- Term Papers and Free Essays

Santa Cruz Mountains

Essay by   •  March 7, 2011  •  934 Words (4 Pages)  •  1,008 Views

Essay Preview: Santa Cruz Mountains

Report this essay
Page 1 of 4

Santa Cruz Mountains

When it comes to geology, nature itself and most all of planet earth brings great interest to me, from the configurations of land formations, to the stars night sky, and all the other wonders that it possesses. The Santa Cruz Mountains have always intrigued me, after numerous trips over the hills to visit Santa Cruz and on hikes and a visit to science camp in elementary school. The mountains can be seen from almost all parts of the Santa Clara Valley and the mystery it holds greatly adds to the curiosity, with the slew of legend and counter cultural presence mixed together give the entire area a vibe all on its own. From beauty to history, the rich and vast area has much to offer.

The Santa Cruz Mountains are a range of mountains spanning from south of San Francisco to the end of Salinas, California. The mountains act as a border to separate the Pacific Ocean from the San Francisco Bay, and act as the westward side of the Santa Clara Valley. The 80 mile span across the Peninsula is noted for its highest peak, the Loma Prieta Peak sitting at 3786 Ft, and also Mt. Umunhum at 3486 Ft (PeakList). The peak of the Loma Prieta Peak, located on the San Andreas Fault Line, was the epicenter for the 1989 Loma Prieta earthquake, which registered at 6.9 on the Richter scale, causing devastation and damage all over the Bay Area. The mountain span possesses a drop off on the eastern side of the range as is moves north towards San Francisco, most notable in the Saratoga and Woodside areas alongside Highway 280. The area is well known for its wineries scattered throughout the area, in the area such as Boulder Creek, Scotts Valley, and Almaden. The Historic Old Almaden Winery was originally located at the eastern side of the mountains, and the entire region was declared as an American Vitacultural Area for it top quality wine production (SantaCruzWineTours).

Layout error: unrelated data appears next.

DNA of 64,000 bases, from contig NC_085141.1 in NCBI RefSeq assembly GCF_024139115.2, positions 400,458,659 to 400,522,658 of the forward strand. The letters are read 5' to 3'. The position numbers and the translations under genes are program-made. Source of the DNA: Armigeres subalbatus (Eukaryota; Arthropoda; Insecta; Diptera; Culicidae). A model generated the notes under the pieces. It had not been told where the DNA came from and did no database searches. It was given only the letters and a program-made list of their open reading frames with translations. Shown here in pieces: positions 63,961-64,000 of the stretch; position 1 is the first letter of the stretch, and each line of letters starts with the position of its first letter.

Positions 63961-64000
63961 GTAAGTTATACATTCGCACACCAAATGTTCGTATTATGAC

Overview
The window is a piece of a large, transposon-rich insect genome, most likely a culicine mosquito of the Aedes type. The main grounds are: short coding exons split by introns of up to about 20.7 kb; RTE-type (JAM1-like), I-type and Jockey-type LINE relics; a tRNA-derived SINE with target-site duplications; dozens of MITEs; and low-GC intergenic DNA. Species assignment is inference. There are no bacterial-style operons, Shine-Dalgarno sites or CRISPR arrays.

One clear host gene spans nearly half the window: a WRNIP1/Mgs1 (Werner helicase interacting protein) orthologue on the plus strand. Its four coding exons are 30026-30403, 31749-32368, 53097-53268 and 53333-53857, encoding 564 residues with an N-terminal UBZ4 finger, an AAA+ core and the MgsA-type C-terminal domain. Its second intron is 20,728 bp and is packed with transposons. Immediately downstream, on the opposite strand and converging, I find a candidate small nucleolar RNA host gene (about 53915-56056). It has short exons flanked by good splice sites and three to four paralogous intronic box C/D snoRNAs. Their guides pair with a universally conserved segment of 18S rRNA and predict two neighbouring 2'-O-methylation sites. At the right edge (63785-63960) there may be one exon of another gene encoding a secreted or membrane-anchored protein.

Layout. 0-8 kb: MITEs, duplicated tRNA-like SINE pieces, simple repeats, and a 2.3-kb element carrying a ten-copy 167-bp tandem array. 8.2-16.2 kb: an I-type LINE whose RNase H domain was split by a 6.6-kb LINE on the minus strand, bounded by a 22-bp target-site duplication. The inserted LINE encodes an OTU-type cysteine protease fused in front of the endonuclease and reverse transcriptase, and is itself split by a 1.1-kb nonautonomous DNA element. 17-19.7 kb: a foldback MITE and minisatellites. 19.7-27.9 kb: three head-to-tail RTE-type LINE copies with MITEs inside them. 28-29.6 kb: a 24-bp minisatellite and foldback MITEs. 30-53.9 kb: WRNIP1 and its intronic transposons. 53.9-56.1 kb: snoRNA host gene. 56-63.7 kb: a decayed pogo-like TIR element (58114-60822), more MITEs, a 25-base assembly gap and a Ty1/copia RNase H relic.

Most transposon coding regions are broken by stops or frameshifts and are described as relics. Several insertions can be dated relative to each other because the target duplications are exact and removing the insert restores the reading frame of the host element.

The make up of area is rich with an array of plants, animals and minerals, with many particular to area. The Almaden Quicksilver Mines, large deposits of quicksilver have been excavated from area, along with vast amounts of limestone, which is used to make cement, has been removed from Pacific Ocean alongside the range. Its position and location provide a ripe growing area for coastal redwood, a tree which can be found all over the area due to the moist climate from ocean exposure (Clark). Though the region is predominantly known for its redwoods, other trees such as the California Bay Laurel, Douglas Fir, and Pacific Madrone can all be found in the area. In areas of higher elevation, Manzanita plants along with other drought resistant plants can be found on the sunnier peaks of the mountains. In these higher warmer areas, Rattle snakes can be found as common inhabitants, as chipmunks, raccoons, foxes, species of deer such as the California Mule Deer, as well as mountain lions and bobcats. The mountain range receives around 50 inches of rainfall a year, with the majority of it coming between the months of November and April respectively. The Rain Shadow Effect is also highly seen on the eastern side of the hills, with only around 15 inches of rain making it way through the redwoods. During the winter months, the climate reaches the low thirties (F) and highs in the lower seventies, with summer temperatures ranging from the upper eighties (F0 to the low fifties at night (Anderson).

The area itself is also rich with its cultural connections and links to society. The mountain range is site



Download as:   txt (5.5 Kb)   pdf (83.2 Kb)   docx (10.6 Kb)  
Continue for 3 more pages »
Only available on
Citation Generator

(2011, 03). Santa Cruz Mountains. Retrieved 03, 2011, from

"Santa Cruz Mountains" 03 2011. 2011. 03 2011 <>.

"Santa Cruz Mountains.", 03 2011. Web. 03 2011. <>.

"Santa Cruz Mountains." 03, 2011. Accessed 03, 2011.